Changing focus from product to consumer
Telecom operators worldwide are struggling with the disruptive forces of the burgeoning digital economy. This trend is creating an environment of heightened innovation that favors companies like Apple, Google and Facebook, whose solutions dis-intermediate and commoditize many of the traditional network services that are the basis of the telcos’ business models.
The dynamics of the digital economy are further complicated with disruption amongst new entrant players, such as Facebook’s rapid insurgence into Google’s territory with social networking and Google’s comeback with its own social network, and stiff competition between the Apple iOS and Google Android device platforms.
As the digital economy continues to take hold, telcos cannot sustain their product centric legacy, which has formed the mainstay of legacy services, but now languish as customer centric service innovation continues to accelerate.
To survive and thrive in a digital economy, telcos must transition from product-centric to converged consumer-centric offers. This transition is not trivial and requires the elimination of organizational, operational and technology silos that have been honed and refined over many decades to support product centric market offers. Given its complexities, consumer centricity cannot be achieved in a single iteration, but requires several evolutionary steps towards the ultimate goal. As telcos transition through these evolutionary steps, they must:
· Embrace and capitalize on technology standardization and network convergence, most notably web services, cloud computing, all-IP network architectures and application environments that benefit from large developer communities.
· Anticipate emerging business models that are displacing subscription based approaches, such as ad-supported business models which capitalize on large well understood audiences, and low cost telephony services that create communication centric communities. As these business models emerge, telcos cannot afford to go head –to-head with Internet heavy-weights like Google, but rather must focus on how they can add value to the services and applications that these companies create.
· Expect users to demand greater service variety and increasingly take a direct role in service creation. As this occurs, the digital economy will become a fundamental part of consumer lifestyles and affect most aspects of enterprise operations. The need for reliable, secure and flexible services will be unprecedented and creates a variety of new business models for telcos.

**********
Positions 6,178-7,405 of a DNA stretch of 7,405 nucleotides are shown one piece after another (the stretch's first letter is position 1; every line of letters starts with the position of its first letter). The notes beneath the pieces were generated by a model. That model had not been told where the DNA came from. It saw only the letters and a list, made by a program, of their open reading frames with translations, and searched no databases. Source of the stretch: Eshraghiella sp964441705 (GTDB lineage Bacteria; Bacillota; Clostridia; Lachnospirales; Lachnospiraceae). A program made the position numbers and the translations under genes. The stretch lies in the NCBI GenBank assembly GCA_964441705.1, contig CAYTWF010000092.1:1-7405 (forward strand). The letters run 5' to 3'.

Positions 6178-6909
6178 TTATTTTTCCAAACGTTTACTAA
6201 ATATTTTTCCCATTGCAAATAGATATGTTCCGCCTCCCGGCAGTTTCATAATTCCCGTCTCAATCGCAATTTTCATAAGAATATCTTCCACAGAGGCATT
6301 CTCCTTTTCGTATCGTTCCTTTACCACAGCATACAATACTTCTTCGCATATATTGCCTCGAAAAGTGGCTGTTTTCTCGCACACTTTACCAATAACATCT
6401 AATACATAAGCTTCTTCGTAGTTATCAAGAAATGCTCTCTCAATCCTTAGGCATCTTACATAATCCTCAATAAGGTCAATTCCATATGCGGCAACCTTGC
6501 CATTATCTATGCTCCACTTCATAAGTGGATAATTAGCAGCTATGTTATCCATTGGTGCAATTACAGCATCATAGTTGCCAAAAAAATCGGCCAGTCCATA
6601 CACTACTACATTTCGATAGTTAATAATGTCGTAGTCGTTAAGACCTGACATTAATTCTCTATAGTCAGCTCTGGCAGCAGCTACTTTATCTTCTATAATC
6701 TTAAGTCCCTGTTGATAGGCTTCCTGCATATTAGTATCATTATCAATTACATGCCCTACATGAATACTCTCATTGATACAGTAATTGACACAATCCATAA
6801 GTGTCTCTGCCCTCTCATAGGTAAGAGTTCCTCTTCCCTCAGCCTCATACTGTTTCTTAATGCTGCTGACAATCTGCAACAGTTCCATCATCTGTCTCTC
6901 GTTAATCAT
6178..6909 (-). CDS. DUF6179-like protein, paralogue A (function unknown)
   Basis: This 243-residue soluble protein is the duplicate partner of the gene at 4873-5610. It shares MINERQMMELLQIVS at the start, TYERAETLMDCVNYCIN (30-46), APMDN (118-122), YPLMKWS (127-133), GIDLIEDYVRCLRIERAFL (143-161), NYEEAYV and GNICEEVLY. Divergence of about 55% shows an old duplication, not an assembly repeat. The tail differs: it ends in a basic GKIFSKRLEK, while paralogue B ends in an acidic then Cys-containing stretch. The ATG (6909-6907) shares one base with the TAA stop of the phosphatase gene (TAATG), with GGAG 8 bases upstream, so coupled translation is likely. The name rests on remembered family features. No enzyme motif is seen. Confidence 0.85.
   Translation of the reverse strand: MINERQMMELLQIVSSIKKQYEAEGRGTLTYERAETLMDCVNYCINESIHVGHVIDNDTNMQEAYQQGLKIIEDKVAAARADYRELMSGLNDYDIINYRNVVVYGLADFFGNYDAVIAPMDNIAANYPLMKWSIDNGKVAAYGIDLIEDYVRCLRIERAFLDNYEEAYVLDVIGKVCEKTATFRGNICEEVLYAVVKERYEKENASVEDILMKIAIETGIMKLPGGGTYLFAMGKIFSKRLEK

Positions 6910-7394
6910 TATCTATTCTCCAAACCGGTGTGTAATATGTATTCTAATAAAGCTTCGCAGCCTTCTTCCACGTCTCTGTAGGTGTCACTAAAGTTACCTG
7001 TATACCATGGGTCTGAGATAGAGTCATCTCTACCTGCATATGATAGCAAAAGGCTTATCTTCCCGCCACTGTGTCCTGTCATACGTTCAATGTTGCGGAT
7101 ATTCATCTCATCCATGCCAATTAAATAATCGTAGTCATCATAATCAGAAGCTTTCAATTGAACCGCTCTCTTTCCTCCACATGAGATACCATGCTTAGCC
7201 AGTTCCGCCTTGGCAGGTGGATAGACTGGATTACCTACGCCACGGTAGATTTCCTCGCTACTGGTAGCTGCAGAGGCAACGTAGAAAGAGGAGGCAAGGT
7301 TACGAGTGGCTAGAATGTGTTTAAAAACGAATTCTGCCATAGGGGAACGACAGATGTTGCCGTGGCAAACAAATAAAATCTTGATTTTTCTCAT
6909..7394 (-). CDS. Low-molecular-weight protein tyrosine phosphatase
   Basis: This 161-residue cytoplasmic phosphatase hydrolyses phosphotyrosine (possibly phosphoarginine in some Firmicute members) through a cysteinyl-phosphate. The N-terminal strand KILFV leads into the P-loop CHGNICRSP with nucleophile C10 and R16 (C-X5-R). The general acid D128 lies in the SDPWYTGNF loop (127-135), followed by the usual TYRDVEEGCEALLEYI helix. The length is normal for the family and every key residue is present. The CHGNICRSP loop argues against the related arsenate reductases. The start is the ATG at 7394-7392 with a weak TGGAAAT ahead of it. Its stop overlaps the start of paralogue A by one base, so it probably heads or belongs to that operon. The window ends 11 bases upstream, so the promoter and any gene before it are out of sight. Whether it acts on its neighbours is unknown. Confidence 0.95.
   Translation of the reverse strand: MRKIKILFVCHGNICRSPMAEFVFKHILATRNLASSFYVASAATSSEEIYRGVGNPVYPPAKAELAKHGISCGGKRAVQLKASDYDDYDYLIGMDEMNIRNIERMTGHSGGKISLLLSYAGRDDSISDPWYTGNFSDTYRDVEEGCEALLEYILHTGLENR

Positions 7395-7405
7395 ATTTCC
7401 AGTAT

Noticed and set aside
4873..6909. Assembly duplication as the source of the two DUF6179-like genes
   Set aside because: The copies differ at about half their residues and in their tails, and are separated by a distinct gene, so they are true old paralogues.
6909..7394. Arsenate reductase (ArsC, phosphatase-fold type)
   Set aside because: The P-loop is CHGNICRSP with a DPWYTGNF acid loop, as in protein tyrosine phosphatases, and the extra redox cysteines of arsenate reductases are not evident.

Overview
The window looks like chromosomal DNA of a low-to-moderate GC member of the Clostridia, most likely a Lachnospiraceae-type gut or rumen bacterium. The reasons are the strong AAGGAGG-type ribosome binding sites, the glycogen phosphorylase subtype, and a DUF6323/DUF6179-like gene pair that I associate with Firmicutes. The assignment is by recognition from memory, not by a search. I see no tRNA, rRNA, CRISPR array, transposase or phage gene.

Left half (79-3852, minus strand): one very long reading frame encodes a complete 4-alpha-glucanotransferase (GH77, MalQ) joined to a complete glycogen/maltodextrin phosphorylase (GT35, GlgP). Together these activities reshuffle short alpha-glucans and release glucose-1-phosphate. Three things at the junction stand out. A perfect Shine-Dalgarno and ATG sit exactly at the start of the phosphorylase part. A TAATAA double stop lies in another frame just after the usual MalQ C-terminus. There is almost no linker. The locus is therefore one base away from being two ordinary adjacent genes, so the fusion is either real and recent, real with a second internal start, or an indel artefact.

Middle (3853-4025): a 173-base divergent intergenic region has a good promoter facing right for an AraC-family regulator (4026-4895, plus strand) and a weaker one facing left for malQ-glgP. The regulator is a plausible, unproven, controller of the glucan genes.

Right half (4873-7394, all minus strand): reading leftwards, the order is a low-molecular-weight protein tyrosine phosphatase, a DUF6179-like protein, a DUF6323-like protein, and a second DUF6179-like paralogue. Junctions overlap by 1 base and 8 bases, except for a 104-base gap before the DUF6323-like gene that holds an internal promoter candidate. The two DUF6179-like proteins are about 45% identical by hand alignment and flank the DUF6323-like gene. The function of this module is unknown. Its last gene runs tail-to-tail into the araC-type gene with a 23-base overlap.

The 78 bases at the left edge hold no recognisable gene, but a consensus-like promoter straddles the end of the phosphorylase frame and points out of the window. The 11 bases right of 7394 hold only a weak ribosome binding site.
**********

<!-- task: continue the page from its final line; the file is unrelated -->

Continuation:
· Recognize the growing need for service brokers. Brokering roles will emerge as service environments become more complicated. This will create opportunities for telcos in a variety of areas including service integration and security, privacy and identity management, subscriber and service data management, and transaction orchestration and settlement.
· Capitalize on demand for personalized customer experiences. This is particularly relevant to mobile broadband services where tremendous opportunities are emerging for service personalization. It is fueled by a variety of factors including the proliferation of smartphones, growth in social networking, rich application environments and key service enablers such as location and presence.
· Anticipate increased variation in device form factors and functionality. This is particularly the case in mobile markets, where consumer demands are driven as much by fashion as they are by functionality.
· Adopt a strategic focus towards partnerships. A requirement for many of the emerging business models will be partnerships and collaboration with players throughout entire digital ecosystems. This requires standardized partnership models that are sufficiently efficient and transparent to all parties involved. It also demands telcos to deliver reliable and differentiated customer experiences in environments where they lack end-to-end ecosystem control – a challenge for AT&T with the original launch of the iPhone.
· Expect the digital economy to yield increased volumes of low value transactions and drive the proliferation of both business-to-consumer and machine-to-machine services. This will drive the need for increased automation, particularly in service orchestration and transaction management.
As the digital economy takes hold, there is a lot at stake for telcos. Those who are successful in transforming from product to consumer centricity will achieve sustained differentiation in a variety of areas including service brokering and personalization, security and convergence. telcos that resist transformation will either perish under the weight of commoditization or be forced to transform in haste.
Phil Marshall, PhD is Chief Research Officer at Tolaga Research. For more information contact: [email protected] or go to www.tolaga.com/